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You can now drink in public in Manhattan without fear of arrest. Thank Black Lives Matter.

New Yorkers, rejoice — you will be able to drink in public in Manhattan without the fear of arrest or prosecution beginning on March 7.

The change, quietly announced by New York City officials on Tuesday, doesn't mean public drinking is now legal. Instead, public drinking, along with a slew of other low-level offenses such as public urination, littering, and various subway offenses, will now only result in court summonses rather than arrests, unless "there is a demonstrated public safety reason to do so," according to the New York County district attorney's office.

So Manhattan probably won't turn into New Orleans's boozy French Quarter anytime soon.

Why the change, then? "This initiative will enable the NYPD to devote its resources to investigating serious crimes, while further reducing the backlog of cases in Criminal Court," the New York County district attorney's office said in a statement. "The issuance of summonses instead of arrests is expected to result in the diversion of approximately 10,000 arrests that would be prosecuted in Manhattan Criminal Court."

More broadly, the change is part of New York City's attempt to scale back aggressive police tactics, known as "broken-windows policing," which disproportionately impacts minority New Yorkers while arguably doing little to protect public safety.

The big racial disparities in New York City's crusade against low-level offenses

Black Lives Matter protests.
Black Lives Matter protests.
Elijah Nouvelage/Getty Images

Back in the 1990s, New York City adopted a law enforcement tactic widely known as "broken-windows policing." The idea was that communities would be prone to much more crime if police let petty offenses, such as people breaking windows, run amok.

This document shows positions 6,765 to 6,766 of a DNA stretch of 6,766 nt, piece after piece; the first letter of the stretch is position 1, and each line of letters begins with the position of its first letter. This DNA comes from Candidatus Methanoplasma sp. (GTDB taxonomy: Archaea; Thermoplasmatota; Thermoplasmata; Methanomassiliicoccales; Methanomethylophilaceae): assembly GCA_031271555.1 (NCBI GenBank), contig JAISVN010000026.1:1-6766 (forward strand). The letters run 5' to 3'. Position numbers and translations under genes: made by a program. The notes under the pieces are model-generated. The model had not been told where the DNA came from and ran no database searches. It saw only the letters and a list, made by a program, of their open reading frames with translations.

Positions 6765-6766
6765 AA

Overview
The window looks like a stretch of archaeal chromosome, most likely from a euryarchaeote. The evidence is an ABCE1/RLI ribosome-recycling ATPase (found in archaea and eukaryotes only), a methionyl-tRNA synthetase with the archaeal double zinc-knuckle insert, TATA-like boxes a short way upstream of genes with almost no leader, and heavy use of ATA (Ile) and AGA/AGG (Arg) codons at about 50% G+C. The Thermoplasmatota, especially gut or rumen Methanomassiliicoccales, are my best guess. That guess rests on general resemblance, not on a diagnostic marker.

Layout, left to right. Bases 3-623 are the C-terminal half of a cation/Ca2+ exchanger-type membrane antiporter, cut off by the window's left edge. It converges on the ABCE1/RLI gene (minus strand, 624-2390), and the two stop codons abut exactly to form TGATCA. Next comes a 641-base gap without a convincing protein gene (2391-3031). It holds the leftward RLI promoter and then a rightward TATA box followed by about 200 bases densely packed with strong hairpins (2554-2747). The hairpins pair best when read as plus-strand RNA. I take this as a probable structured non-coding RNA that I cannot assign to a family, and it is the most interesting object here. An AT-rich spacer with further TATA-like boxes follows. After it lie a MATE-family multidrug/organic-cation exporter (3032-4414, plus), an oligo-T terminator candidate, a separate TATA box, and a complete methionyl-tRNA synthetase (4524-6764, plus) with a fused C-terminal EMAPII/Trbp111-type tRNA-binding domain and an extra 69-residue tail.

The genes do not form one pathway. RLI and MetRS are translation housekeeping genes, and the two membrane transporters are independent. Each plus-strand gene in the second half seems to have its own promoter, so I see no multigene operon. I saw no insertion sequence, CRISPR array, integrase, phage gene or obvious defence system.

The evidence on broken-windows policing's effectiveness, as my colleague Dara Lind explained, has been mixed. Some studies show it helped reduce crime. Some show it actually increased crime by inflaming residents who saw heavy-handed enforcement against petty offenses as harassment, fostering distrust toward police.

It's that last point that's particularly relevant here: Over the past few years, aggressive law enforcement tactics have come under increased scrutiny. Courts ruled against the now-reformed police tactic known as "stop and frisk" after data showed it was largely used against minority New Yorkers. Eric Garner's death and the rise of the Black Lives Matter movement put a new spotlight on how these tactics allowed police to target, abuse, and in some cases kill black residents in particular.

The data bore this out with these low-level offenses. According to a 2014 investigation by the New York Daily News and New York Civil Liberties Union, the number of court summonses and misdemeanor arrests dramatically increased. Based on the data that was available, about 81 percent of summons — with public drinking topping the list — went to black and Hispanic residents, even though they make up about 54 percent of New York City's population.

"The News found the correlation between race and summonses was not strong for offenses like motor vehicle violations and unlawful possession of alcohol for a minor," Sarah Ryley, Laura Bult, and Dareh Gregorian wrote for the New York Daily News. "But others — like spitting, disorderly conduct, loitering, open container and failure to have a dog license — were more likely to be doled out in predominately black and Hispanic precincts."

(One caveat: The data includes some low-level offenses that will still be prosecuted under Manhattan's changes, including disorderly conduct and trespassing.)

Other investigations have validated these findings. In a review of a month's worth of public drinking tickets in Brooklyn, a New York City judge's staff in 2012 found that, as reported by the New York Times, "85 percent of the summonses were issued to blacks and Latinos, while only 4 percent were issued to whites" — even though 36 percent of Brooklyn's population is white.

So among the roughly 10,000 people New York City arrested in Manhattan each year for low-level offenses, there's a good chance a disproportionate number were black and Hispanic.

These kinds of statistics fueled distrust toward police, making officers' jobs a lot harder and leading to tremendous protests like those led by the Black Lives Matter movement over the past couple of years. So New York officials decided to make serious changes — you can now drink in public in Manhattan without the fear of arrest.